He suffered a massive stroke in 2004 and, according to IMDb, has lived in a Motion Picture & Television Fund long-term nursing home ever since.

Note in Passing: "The Comedian," the new Taylor Hackford film with Robert DeNiro as a stand-up comic attempting a comeback in an alien new era, is highly reminiscent of Avildsen's early work.  This movie, also based in New York, looks and feels as it might have been made in 1970.

Sunday, February 12, 2017

what about cary?

We've reached that time of year when thoughts turn to everything Oscar, including the usual, interchangeable stories about the greats who have been slighted.  Alfred Hitchcock's name is the one most invoked.

Rarely mentioned is Cary Grant for his star performance in Hithcock's "North by Northwest," the titanic supporting structure of that classic.

Eva Marie Saint and Martin Landau, the two major surviving members of the "North by Northwest" company, have participated in several Q-&-As about the 1959 film in recent years and the major focus of their discussions is invariably - and not surprisingly - its legendary director.

Makes sense, right?  Hitchcock, my favorite filmmaker (hands-down), is inarguably the auteur of "North by Northwest."  But wait!  Hold on.
 
His star is clearly his equal - much more so than any other actor or actress who has appeared in a Hitchcock film. Cary Grant is an invaluable, indispensable element  of "North by Northwest" as public relations mogul Roger O. Thornhill ("The O. stands for nothing"), aka "George Kaplan."

It's never been observed but, except for one brief sequence, Grant is in every scene, nearly every frame, of "North by Northwest," starting with the opening he shares with Doreen Lang (playing his secretary) and ending with the upper-berth clinch with Saint. Every scene but ... one.  Any guesses which one.  (See note below for the answer.)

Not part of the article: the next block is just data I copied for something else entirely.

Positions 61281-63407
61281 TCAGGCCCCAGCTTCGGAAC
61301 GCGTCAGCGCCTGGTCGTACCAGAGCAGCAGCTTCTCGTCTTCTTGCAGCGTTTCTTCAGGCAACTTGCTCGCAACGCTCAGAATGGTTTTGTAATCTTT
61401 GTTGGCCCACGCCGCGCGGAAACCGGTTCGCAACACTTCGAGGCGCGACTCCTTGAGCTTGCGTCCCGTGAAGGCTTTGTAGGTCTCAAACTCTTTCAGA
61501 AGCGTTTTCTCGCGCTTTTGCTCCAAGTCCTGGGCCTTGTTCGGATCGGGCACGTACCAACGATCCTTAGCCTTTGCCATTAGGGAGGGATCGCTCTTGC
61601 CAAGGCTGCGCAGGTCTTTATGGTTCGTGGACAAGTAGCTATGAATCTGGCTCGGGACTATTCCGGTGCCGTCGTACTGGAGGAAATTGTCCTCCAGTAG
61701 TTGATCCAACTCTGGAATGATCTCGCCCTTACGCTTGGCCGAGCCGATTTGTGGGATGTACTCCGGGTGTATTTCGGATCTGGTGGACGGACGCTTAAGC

Anyway, it's a towering, neglected performance that should shame the self-important Academy of Motion Picture Arts and Sciences (talk about a mouthful) which, almost thoughtlessly (and recklessly), hands its much-coveted golden statues to lesser performances that fade quickly.

So, I hope that in future interviews, Saint and Landau remember to acknowledge Grant's crucial contribution to "North by Northwest."

That said, there are two bits of trivia that have escaped even the film's most ardent fans.  And, no, I'm not referring to Hitch's usual cameo or the fact that the delightful Jessie Royce Landis was only seven years older than her screen son, Grant, when they made the film.

In the shot prior to Hitch's cameo (missing a bus), there are two women arguing over who has the right to a taxi.  One of the women is Alma, Hitchcock's wife. Another amusing bit has the melody, "It's a Most Unusual Day," being piped into the lobby as Grant enters the Plaza Hotel. Yes, it turns out to be a most unusual day as his character is mistaken by James Mason's thugs for one "George Kaplan."

A witty, clever touch by Hitch.

Notes in Passing: The only "North by Northwest" scene in which Grant doesn't appear is the one featuring Leo G. Carroll, Madge Kennedy and their fellow government operatives discussing the situation involving ...

"George Kaplan."

Also in a skit titled "Telephone" in their 1960 Broadway revue, "An Evening with Mike Nichols and Elaine May," the acerbic comics reference "North by Northwest" (which was released a year earlier) by invoking the name "George Kaplan" repeatedly - and hilariously - as a running joke:

 "Kaplan.  That's K as in knife; A as in aadrvark; P as in pneumonia. L as in luscious. A as in aadrvark, again. N as in newel post. Kaplan."

The line is read by May who, as an officious Bell Telephone operator, affects nasal vocal inflections. Again, hilariously.


Full Disclosure:  One of my favorite interviews was with Eva Marie Saint who came to Philadelphia in either the late 1970s or early '80s in a play directed by her husband, Jeffrey Hayden.  I can't recall anything about the show, not even its title, except that her co-star was Ronny Cox.

She was a terrific interview.

Monday, February 06, 2017

poseurs, amateurs and other movie buffs

Woody Allen enlists Marshall McLuhan to help deflate the obnoxious pontifications of Russell Horton in "Annie Hall" (1977) 

“Hello.

 “My name is Joe.

“And I am a ... movie buff.”

Once upon a time, I was a member of a small, select, rather surreptitious subdivision of the moviegoing public.